The company has developed an iPad app for its custom rug collection as well. A dealer login is needed to access both the online and iPad customer builder sites. 

Like many other rug makers, Nourison is offering more products at a moderate price points and focusing a bit more on crossover designs that fall somewhere between contemporary and transitional. The company still sells primarily wool rugs, though it has also added fiber blends to its mix. 

The company’s India-made Skyland collection is a textured hand tufted wool that retails at $499 for a 5’x8’. Skyland offers hand carved detail and looks that range from stripes and abstracts to large format roses and animal prints. In addition, Nourison expanded its 50 to Infinity collection that was introduced in 2009. 50 to Infinity offers Nourison’s popular broadloom patterns in rug form. Additions to the line included grey tones, which are popular at present. The collection offers room-sized standard, round and octagonal shapes, as well as runners and scatter rugs, for a total of 50 options with set prices. A 5’x8’ retails for between $799 and $899.  

Nourison’s Calvin Klein line, which has been a part of the company’s portfolio for seven years, has moved from hand knotted product to handmade. The line has a number of stylish new additions including Pasture, a grey-toned rug with a honeycomb pattern and texture. Luster Wash, a line that was inspired by skyscapes, is Calvin Klein’s bestseller by units. It is offered in six colors, and a 5’x8’ retails for about $849.

Capel introduced a line of transitional-contemporary rugs under the Flair line. Flair has three patterns that each offer three color options. The wool products are hand tufted in India and a 5’x8’ retails for $399.

Inspired by color, Capel rolled out is new Candy line, a reversible chenille that comes in custom sizes. Candy features stripes of fruit punch, robin’s egg blue and chocolate, among other colors. With its happy, fresh feel, the line is perfect for a kid’s room or sun porch. A 5’x8’ of Candy retails for $499. 

Safavieh notes a consumer interest in hand tufted products at present. To fulfill that demand, the company has introduced a number of hand tufted New Zealand wool products under the Martha Stewart line. The introductions feature muted tones and retail from $500 and $600 for a 5’x8’. Since the Martha Stewart brand is now moving Home Depot, it will be interesting to see what happens with some of her high-end branded lines. Of course, Stewart has had a presence in the value channel previously with her Kmart association, but the brand’s introduction in Home Depot represents more direct competition for Safavieh’s independent floorcovering retailers than Kmart posed.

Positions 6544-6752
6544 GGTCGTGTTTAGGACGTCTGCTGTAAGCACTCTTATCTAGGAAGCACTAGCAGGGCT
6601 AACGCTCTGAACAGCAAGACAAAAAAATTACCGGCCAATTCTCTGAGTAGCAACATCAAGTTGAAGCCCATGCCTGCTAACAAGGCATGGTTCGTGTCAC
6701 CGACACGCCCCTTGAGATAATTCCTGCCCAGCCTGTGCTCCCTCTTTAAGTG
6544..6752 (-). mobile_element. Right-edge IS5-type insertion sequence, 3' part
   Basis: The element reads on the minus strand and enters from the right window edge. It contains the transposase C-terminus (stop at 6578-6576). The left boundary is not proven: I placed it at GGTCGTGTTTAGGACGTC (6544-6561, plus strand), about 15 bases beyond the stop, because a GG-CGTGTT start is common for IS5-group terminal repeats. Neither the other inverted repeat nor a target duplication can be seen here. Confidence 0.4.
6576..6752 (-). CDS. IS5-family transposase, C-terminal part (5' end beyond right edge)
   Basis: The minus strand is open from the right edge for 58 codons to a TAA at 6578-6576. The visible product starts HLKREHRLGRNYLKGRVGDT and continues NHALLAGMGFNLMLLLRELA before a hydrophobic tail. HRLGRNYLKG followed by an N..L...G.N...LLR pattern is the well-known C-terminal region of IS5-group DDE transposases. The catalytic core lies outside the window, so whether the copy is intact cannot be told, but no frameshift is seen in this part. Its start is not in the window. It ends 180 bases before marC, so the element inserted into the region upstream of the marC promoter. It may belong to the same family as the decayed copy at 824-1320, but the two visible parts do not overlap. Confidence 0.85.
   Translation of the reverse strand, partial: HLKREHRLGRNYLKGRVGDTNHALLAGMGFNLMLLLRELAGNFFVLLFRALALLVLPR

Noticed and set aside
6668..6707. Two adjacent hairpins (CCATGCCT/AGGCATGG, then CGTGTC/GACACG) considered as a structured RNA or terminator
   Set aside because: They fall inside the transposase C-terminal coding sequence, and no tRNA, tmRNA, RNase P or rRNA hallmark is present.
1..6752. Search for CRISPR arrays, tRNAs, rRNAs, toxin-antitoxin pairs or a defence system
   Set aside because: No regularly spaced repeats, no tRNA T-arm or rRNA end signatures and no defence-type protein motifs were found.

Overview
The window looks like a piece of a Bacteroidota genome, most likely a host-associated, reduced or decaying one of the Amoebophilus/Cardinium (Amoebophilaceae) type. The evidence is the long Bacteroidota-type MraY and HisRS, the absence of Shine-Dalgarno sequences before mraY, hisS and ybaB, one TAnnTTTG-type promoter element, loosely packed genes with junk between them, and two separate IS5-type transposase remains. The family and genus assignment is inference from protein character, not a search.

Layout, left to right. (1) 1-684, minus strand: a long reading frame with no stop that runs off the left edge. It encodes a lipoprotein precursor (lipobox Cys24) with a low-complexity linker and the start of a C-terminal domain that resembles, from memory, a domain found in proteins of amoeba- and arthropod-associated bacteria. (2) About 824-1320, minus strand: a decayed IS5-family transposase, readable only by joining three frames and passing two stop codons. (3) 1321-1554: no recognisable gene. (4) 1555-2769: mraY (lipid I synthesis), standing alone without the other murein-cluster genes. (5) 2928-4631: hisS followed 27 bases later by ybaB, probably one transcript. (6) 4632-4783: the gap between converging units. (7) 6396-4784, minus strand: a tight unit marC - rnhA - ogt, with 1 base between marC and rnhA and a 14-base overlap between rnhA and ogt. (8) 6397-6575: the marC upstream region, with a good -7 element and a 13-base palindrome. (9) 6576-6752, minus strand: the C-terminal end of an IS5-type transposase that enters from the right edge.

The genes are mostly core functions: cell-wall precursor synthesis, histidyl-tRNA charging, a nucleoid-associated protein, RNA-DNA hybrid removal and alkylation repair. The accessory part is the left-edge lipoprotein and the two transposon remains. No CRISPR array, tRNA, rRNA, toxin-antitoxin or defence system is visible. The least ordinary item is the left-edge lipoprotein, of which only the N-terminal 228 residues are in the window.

Safavieh also introduced Tibetan, which features a textural pattern and single color palettes. Tibetan is offered in four levels of quality, from all wool to wool and silk combinations. Tibetan can trend towards either contemporary or traditional looks based on the environment within which they are used. A 5’x8’ Tibetan starts at $975.

Safavieh sells rugs and furniture through its own retail locations in the New York City area.

828 International Trading Company offered a few unique introductions, including its Acacia line, a hooked polyester rug with shag accents. The line has a funky feel, is made in China, and retails for about $199 for a 5’x8’. 

Another of 828’s introductions is Ellington. Ellington is an India-made wool and silk hand tufted rug that is double-washed. Available in both transitional and traditional looks, Ellington has silk highlights that really make the design pop.

Momeni had many introductions at the Atlanta show, most of which were in contemporary or transitional looks.  The company’s hand loomed Sydney, which emulates loribaft gabbehs, is open backed and retails for $599 in a 5’x8’. Momeni’s New Windsor line is a hooked polyester. New Windsor’s designs are based on Moroccan and Spanish tiles and the product retails for $299 in a 5’x8’ size. 


Copyright 2010 Floor Focus 

Related Topics:Karastan, Shaw Industries Group, Inc., Mohawk Industries